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At the headquarters of the sport, the regulations and the resulting capacity get out of bankruptcy – which USA Gymnastics entered because, Leung said, “it was the most efficient process that was provided to [the board of directors] in order to resolve the dispute” – allows the governing body to step forward under this lingering cloud.

It also opens the door to a more direct dialogue with survivors, who are no longer bound by legal obstacles. Conversations with gymnasts past and present can take place formally through the Athletes Council and other committees or informally with athletes who contact Leung. Tasha Schwikert Moser, 2000 Olympian, now holds a board seat dedicated to a survivor of Nassar abuse – a mandated commitment by regulation.

“The past is really critical to who we will become and who we will become as an organization in the future,” Leung said in an interview last month. “I wouldn’t be here today if not for what happened. … And I think a lot of people felt like they wanted to do a good job in the sport, and that’s what made them come here.

No organization is immune to criticism, Leung said, so she expects there will always be some, but “we know our intention is the right one, and we know we’re doing what we’re doing.” it takes to bring about positive change in sport”. With that as her goal, she said, “Eventually we will get to the point where the masses or the majority will come. And we are getting there. We turn the corner and people start to really believe in the change we are bringing.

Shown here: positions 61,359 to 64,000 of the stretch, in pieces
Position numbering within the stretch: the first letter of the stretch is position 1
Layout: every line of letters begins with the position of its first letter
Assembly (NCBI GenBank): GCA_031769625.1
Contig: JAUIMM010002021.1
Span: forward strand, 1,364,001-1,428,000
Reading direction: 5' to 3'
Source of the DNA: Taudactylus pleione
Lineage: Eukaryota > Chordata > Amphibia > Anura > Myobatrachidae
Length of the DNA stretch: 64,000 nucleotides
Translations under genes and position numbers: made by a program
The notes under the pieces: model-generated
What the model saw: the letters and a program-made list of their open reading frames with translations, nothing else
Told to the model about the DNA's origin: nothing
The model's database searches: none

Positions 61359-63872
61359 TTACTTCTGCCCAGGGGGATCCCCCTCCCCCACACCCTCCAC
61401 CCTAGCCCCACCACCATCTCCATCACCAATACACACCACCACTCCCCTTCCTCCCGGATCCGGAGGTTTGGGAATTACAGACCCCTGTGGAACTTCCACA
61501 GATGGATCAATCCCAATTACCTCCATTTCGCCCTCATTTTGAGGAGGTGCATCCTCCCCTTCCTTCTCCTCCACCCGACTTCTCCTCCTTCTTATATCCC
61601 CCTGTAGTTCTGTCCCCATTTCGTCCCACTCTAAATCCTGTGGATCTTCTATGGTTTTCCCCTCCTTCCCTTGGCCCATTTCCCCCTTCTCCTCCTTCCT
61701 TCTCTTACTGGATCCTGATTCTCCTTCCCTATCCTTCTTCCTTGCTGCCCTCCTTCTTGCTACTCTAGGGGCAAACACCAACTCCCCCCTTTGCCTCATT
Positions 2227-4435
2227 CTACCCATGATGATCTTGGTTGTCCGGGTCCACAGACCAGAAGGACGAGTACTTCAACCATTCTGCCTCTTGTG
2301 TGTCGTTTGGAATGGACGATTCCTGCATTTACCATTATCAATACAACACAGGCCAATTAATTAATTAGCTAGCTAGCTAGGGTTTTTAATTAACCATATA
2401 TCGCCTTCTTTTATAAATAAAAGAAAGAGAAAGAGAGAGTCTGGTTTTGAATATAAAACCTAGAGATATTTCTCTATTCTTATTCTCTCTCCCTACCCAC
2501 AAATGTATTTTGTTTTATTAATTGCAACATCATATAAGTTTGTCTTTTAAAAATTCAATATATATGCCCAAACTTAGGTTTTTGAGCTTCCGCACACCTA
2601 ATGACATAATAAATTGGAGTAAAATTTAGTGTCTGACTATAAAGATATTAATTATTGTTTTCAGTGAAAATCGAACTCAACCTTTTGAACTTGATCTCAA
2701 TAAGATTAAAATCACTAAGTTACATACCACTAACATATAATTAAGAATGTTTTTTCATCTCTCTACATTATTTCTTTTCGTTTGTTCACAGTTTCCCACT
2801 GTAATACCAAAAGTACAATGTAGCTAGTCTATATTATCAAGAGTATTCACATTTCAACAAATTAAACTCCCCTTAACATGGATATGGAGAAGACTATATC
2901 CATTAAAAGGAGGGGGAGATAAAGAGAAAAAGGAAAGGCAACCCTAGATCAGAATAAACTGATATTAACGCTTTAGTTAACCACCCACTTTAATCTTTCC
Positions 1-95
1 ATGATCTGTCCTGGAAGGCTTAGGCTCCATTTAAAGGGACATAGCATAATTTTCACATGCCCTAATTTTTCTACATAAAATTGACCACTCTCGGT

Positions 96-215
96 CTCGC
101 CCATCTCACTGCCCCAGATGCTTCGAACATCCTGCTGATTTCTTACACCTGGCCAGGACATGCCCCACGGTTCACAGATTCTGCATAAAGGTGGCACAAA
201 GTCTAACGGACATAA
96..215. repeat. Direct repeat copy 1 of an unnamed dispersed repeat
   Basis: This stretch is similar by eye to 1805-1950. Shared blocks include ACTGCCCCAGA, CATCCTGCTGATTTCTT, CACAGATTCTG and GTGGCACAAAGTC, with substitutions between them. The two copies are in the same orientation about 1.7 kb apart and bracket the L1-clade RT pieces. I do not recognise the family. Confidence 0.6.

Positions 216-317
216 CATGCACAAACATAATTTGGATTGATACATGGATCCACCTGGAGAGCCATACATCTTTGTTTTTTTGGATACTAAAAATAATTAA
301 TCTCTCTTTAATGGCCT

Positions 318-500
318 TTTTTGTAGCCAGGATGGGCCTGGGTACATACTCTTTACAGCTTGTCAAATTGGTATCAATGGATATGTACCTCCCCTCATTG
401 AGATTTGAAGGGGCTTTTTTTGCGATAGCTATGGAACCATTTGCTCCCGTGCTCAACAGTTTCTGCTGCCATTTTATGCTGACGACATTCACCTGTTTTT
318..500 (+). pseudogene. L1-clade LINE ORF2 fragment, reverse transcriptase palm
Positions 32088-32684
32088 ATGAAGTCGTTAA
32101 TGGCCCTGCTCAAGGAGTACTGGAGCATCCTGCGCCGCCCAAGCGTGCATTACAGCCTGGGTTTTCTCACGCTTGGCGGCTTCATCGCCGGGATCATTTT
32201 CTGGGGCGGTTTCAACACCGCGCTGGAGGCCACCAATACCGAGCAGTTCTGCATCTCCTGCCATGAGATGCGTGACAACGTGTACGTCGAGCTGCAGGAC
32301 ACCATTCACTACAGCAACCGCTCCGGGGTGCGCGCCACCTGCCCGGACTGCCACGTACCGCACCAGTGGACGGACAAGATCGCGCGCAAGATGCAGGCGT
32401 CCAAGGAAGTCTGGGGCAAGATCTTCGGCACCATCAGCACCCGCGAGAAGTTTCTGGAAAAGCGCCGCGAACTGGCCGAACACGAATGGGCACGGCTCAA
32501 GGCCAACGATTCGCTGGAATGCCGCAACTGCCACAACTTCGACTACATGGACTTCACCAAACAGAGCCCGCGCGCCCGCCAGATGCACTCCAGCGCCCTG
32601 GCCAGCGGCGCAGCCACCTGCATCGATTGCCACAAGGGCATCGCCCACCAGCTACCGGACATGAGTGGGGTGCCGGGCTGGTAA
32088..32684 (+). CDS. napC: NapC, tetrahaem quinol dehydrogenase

USA Gymnastics experienced continued leadership crises in the years prior to Leung’s arrival. Steve Penny, the president of USA Gymnastics from 2005 to 2017 who was in charge during the organization’s botched response to gymnasts’ reports of Nassar abuse, resigned and later faced charges of tampering with evidence, who have been fired This year. His two successors had brief terms: Kerry Perry, hired in 2017, lasted just nine months in the role, and Mary Bono, a former congressman, stepped down after less than a week as CEO per interim. The two left amid missteps and controversy.

Hiring Leung didn’t end the skepticism: Some survivors, according to the Indianapolis Star, felt ignored in the process, and Leung’s marketing background matched Penny and Perry’s past experiences. But Leung thinks his time as an elite gymnast provides useful perspective. She can relate to athletes with vivid memories of her competitive career. An Olympian said to Leung, “You’re like one of us,” which she considered a meaningful compliment.